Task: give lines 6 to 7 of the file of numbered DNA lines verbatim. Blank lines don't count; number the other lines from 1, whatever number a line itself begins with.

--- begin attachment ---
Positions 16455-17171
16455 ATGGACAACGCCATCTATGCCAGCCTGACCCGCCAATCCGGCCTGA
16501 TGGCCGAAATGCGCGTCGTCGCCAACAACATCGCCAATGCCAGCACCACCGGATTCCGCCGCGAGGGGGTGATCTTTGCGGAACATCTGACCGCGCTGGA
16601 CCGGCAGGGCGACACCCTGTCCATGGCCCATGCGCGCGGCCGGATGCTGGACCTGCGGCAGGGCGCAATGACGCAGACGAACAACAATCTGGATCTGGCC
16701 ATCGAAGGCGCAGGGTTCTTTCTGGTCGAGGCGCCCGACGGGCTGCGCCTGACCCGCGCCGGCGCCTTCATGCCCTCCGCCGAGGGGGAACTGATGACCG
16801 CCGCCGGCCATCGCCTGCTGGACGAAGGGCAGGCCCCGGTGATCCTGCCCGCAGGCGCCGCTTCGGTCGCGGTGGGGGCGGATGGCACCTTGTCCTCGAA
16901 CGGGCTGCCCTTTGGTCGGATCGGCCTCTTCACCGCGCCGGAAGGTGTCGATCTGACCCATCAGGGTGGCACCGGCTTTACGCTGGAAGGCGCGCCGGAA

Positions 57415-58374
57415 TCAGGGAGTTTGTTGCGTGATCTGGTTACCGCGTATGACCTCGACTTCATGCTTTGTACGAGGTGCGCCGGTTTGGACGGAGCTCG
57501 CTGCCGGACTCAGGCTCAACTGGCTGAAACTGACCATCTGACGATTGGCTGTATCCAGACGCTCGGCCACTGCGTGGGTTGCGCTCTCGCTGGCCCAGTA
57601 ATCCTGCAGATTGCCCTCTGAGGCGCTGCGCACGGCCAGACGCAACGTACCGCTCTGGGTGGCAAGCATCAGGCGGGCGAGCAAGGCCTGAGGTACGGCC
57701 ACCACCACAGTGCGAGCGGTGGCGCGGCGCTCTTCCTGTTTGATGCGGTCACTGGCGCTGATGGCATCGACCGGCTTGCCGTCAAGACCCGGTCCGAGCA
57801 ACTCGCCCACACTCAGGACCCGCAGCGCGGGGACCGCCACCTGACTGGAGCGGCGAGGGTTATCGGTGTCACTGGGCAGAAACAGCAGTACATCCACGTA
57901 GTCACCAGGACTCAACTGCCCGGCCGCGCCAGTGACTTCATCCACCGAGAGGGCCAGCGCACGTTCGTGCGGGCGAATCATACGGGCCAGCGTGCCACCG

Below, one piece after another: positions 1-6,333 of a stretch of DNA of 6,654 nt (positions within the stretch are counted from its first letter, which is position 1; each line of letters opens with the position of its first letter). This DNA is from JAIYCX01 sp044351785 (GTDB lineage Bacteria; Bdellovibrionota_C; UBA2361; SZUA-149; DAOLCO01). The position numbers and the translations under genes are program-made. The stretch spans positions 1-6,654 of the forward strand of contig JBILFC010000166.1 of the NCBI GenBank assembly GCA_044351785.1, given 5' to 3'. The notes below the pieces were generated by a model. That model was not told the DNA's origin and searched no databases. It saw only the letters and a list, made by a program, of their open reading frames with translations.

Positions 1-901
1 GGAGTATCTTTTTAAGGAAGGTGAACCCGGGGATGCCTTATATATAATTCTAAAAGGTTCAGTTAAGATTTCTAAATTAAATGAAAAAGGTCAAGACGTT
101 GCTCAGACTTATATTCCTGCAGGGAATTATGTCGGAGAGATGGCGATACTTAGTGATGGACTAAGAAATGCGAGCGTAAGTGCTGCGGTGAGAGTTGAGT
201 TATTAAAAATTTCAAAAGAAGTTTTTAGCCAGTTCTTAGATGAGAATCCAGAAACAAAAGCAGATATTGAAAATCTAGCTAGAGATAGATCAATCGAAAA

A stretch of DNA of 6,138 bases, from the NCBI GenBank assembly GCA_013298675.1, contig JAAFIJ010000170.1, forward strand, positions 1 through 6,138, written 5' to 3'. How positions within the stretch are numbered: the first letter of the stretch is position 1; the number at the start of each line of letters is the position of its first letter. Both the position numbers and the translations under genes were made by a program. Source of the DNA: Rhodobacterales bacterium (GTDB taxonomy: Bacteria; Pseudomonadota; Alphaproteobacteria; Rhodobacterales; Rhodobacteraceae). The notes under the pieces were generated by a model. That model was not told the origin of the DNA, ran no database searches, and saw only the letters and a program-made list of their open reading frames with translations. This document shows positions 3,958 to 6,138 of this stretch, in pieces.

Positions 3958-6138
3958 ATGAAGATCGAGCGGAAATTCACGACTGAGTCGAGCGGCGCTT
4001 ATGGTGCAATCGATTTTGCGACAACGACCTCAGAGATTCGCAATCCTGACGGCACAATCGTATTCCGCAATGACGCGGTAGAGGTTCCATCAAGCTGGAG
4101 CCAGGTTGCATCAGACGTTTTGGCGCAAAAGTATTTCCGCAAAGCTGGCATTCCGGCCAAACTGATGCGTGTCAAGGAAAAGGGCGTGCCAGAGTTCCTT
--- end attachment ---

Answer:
16801 CCGCCGGCCATCGCCTGCTGGACGAAGGGCAGGCCCCGGTGATCCTGCCCGCAGGCGCCGCTTCGGTCGCGGTGGGGGCGGATGGCACCTTGTCCTCGAA
16901 CGGGCTGCCCTTTGGTCGGATCGGCCTCTTCACCGCGCCGGAAGGTGTCGATCTGACCCATCAGGGTGGCACCGGCTTTACGCTGGAAGGCGCGCCGGAA